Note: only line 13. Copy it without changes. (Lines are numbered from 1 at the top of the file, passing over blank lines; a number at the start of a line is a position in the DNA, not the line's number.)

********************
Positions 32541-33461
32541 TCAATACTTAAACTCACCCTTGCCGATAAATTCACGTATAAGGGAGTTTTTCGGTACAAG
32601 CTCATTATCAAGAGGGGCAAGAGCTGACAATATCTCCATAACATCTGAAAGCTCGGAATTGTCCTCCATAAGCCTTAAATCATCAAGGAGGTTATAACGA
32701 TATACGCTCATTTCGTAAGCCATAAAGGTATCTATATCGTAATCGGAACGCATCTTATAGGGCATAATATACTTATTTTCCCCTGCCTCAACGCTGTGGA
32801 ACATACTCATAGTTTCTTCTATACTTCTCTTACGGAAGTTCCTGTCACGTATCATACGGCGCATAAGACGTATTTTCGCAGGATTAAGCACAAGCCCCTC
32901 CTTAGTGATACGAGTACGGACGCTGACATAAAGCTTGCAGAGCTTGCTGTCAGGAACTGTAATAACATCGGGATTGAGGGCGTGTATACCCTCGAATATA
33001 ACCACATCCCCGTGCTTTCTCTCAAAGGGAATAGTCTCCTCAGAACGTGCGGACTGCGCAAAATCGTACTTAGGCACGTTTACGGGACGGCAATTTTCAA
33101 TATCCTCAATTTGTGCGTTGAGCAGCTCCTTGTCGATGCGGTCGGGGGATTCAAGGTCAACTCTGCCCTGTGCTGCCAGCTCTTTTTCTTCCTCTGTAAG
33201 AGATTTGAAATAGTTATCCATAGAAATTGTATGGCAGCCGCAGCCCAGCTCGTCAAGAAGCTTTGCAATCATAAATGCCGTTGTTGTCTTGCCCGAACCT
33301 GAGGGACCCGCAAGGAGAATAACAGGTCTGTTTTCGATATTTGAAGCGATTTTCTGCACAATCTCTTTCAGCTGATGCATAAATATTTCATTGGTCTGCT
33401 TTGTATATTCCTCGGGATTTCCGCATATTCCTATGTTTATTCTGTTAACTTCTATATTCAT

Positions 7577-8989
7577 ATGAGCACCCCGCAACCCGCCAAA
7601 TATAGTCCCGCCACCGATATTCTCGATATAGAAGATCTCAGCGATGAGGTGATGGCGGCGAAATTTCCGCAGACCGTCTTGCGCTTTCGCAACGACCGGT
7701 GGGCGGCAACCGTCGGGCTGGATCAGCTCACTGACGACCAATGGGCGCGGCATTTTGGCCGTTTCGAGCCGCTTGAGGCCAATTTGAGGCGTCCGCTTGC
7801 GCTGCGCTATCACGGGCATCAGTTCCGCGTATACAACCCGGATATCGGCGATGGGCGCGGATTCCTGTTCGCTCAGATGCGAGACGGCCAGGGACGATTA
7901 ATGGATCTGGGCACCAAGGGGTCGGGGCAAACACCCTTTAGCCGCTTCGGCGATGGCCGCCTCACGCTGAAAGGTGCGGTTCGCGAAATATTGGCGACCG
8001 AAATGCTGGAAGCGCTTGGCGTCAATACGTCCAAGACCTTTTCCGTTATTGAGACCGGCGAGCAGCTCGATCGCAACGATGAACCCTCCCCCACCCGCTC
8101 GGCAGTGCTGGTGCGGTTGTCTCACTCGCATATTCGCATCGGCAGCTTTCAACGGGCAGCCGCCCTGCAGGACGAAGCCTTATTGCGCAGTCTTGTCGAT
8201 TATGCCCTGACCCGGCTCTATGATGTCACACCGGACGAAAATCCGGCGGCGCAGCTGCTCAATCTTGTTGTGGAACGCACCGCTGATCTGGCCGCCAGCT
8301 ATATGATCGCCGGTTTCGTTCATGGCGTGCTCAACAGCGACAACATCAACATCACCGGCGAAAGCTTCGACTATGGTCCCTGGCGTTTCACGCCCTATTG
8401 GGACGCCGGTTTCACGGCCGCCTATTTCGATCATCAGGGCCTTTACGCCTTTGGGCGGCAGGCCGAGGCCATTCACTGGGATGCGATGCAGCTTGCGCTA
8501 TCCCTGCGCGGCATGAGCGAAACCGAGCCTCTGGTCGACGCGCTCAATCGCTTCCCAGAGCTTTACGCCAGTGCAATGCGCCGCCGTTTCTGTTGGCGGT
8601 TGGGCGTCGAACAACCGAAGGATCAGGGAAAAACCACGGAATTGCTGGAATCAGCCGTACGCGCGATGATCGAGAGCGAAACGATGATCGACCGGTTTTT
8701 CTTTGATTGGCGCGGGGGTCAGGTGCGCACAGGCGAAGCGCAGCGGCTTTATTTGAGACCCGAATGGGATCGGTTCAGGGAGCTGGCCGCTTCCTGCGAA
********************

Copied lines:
7577 ATGAGCACCCCGCAACCCGCCAAA